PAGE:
DENHAM SPRINGS — Random rain showers scattered throughout the region Saturday held off in the morning hours allowing thousands of visitors to peruse the shops and browse through the many crafts and food booths at the Denham Springs Antique Village Spring Festival.
Elvin Watts and Al Bye, partners of Theatre Antiques and chief organizers to the twice-a-year festivals, said that while the crowds were down slightly because of the impending rainy weather, about 6,000 visitors appeared to be crowding the several blocks of Range Avenue in Historic Downtown Denham Springs that is home to the event. The area is the main venue for the dozens of antique shops and keepsake stores that attract visitors to the festivals.
Watts said the fall and spring antique village festivals are designed to invigorate the antique district that counts about 25 stores.
“We have been holding our Antique Village Festivals for about 18 years now and they grow some each year,” Bye said. “We draw people from throughout Southeast Louisiana and neighboring states. It just seems like people love coming here whether or not they are antique collectors. With all the booths lining the streets, there is something of interest for just about everyone.”
Bye said the festival is a “boost” to the antique dealers who have worked hard to make Denham Springs’s Antique Village area a year-round attraction to those who enjoy owning souvenirs of the past.
For this year’s spring edition of the festival, about 150 vendors set up their tents down the middle of Range Avenue and adjacent Mattie Street. A wide variety of items were on sale including traditional street food, hand sewn clothing items, specialty cosmetic offerings, general information booths about community services, and the products of numerous artists working in a wide variety of media.
Festival visitors were also treated to entertainment. At one end of the street James and Jim Hogg, a father and son duo, held the attention of a large gathering as they performed 18th and 19th century music on a variety of antique instruments. The duo interlaced stories about moments in history with their music. At the other end of the street, several bands took turns belting out songs that kept the crowds entertained.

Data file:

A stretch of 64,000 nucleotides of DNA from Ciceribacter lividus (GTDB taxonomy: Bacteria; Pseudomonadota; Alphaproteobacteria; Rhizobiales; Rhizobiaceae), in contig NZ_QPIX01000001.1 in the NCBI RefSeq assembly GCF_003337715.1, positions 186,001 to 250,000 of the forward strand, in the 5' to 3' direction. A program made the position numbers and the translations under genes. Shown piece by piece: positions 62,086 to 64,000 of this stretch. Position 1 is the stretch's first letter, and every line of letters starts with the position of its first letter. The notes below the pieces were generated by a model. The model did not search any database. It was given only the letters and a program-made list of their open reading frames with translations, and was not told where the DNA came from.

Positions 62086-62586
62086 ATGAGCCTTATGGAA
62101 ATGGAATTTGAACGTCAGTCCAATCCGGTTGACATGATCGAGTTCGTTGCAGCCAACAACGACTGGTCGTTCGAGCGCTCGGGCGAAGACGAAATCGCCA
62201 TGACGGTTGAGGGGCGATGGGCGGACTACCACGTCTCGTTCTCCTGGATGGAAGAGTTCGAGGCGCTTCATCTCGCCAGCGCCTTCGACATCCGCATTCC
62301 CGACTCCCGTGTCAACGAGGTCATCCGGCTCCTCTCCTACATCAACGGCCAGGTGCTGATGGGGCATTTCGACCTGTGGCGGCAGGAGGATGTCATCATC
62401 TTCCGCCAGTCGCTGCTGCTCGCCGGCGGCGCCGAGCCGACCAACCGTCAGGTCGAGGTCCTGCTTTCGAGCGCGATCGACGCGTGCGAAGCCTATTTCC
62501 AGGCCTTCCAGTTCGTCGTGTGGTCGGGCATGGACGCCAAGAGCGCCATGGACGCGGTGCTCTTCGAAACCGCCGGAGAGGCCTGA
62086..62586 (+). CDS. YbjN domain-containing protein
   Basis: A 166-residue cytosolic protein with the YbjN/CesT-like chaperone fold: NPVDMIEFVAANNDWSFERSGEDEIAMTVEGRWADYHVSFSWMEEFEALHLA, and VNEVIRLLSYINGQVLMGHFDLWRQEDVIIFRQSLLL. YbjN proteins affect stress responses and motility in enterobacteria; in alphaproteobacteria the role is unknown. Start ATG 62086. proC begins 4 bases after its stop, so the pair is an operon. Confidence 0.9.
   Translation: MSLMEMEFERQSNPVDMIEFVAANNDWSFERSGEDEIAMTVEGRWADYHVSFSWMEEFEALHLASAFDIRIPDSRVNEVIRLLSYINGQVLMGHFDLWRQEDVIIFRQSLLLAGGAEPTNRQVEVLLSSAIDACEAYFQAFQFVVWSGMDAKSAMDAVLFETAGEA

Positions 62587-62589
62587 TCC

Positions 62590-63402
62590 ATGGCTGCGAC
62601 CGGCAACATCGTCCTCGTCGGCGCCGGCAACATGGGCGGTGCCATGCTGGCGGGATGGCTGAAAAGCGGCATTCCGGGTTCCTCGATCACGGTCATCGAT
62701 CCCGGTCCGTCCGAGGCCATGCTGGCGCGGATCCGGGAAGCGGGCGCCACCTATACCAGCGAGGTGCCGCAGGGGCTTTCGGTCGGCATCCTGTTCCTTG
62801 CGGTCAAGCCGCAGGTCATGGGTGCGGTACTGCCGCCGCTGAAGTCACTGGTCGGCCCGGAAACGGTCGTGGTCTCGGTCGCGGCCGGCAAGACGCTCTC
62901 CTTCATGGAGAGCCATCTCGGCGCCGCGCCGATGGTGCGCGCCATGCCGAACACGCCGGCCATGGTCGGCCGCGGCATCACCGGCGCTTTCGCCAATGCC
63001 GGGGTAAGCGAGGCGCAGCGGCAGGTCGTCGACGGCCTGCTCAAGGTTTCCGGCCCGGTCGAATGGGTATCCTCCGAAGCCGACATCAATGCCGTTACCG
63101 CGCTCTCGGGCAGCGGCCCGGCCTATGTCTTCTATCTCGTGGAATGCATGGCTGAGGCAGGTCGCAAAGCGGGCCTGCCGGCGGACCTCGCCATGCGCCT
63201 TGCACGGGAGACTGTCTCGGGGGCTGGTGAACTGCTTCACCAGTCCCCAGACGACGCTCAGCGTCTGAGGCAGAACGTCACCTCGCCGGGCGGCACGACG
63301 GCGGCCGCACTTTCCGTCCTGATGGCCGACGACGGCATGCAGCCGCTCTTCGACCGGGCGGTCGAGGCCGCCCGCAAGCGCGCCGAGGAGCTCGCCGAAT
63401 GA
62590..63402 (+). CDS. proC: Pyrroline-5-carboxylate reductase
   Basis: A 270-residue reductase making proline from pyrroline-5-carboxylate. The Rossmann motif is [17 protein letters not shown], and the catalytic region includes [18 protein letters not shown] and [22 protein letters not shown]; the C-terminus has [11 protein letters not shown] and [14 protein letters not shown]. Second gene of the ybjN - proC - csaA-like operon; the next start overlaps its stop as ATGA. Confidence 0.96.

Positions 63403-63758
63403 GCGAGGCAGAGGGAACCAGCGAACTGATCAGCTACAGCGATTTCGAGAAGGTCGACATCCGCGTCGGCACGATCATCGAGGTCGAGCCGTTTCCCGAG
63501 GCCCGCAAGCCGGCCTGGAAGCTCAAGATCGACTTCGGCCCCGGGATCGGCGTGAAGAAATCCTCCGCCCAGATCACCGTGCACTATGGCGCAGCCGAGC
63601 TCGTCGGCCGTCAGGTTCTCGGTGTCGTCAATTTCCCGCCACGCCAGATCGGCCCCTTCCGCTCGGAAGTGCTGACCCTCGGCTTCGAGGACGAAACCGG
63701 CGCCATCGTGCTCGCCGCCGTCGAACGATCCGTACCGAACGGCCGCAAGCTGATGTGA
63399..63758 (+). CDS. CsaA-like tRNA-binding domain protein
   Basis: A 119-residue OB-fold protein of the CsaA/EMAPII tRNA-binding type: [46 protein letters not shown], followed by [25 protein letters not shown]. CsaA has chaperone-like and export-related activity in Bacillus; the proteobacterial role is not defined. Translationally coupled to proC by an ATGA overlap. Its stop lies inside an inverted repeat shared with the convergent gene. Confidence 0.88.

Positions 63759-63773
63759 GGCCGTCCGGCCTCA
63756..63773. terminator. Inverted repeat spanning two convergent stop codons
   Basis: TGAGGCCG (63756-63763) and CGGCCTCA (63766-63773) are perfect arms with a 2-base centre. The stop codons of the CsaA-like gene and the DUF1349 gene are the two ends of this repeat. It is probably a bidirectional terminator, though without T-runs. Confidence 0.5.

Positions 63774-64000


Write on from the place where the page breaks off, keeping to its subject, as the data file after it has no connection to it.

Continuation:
But the focus of the festival remained squarely on all the antique items available for browsing and buying in the antique shops. For example, Florence and Charles Crowder were enjoying a steady stream of visitors at their antique store.
“This is always a great day … we see a lot of people we don’t see at other times of the year,” Florence Crowder said. “Some of them come in, look at the things we have to sell, and then come back later to make some purchases. The festival gives us visibility that we would not otherwise have.
“Those who enjoy owning antiques know the value of what they are acquiring. They enjoy the quality and craftsmanship that went into making the antiques. Plus the value … if you buy a new piece of furniture, it starts to depreciate the minute you walk out of the store. However, antiques continue to grow in value the longer you hold on to them. Besides, those who appreciate the past, our history, just enjoy owning things that bring back memories and keep our history alive.”
Bob Laspe, who lives near the Antique Village, said he owns some antiques and just enjoys going through the stores to see what’s for sale. Now retired, Laspe said he has the time to browse the antique stores and look at “old stuff” that brings back memories of his youth and a different time when life was slower and people didn’t have all the conveniences they have today.
Back on the street, the vendors under their tents were showing off their products and interacting with curious customers. Festivalgoers had many products to peruse and explore. Several booths featuring original art seemed to draw most of the attention.
Leroy and Karen Aucoin, of Baton Rouge, had perhaps the most colorful art pieces for sale: brilliantly painted, fanciful birds made from PVC pipe. Aucoin said that they have been regular vendors at the antique festival and business has been good.
Carroll L. Gautreaux, of Opelousas, demonstrated all-metal, three-dimensional paintings that he makes by cutting out the metal pieces and then painstakingly painting them. The paintings are then mounted on cypress boards. He calls his work “French Metal” and he tries to capture scenes from the past representative of how people lived in rural Louisiana many years ago.
Promoting products at the festival was not reserved for the artist, cooks and craftsmen. Four women used the occasion to promote a tanning process by having visitors guess which of the quartet had used the tanning product. Taylor Crosby, of Livingston; Kelli Elliott, of Central; Autumn Munoz, of Denham Springs; and Kailey Gerage, of Pride, kept people guessing about how the tanning process worked.
The Antique Village Festivals are sponsored primarily by the Antique Merchants’ Association and the Pelican State Credit Union.
“It takes a lot of work on the part of the antique merchants, the booth vendors and our sponsors to put on the festival,” Bye said. “We start at 6 a.m. and by 6 p.m. the road has to be completely cleared. However, we keep doing this because it is very good for our businesses, the vendors who work so hard on their products and the city of Denham Springs. As long as the people keep coming back, and they always do, we will keep up this tradition. These festivals are part of our city and we will keep working to make them always a little bit better.”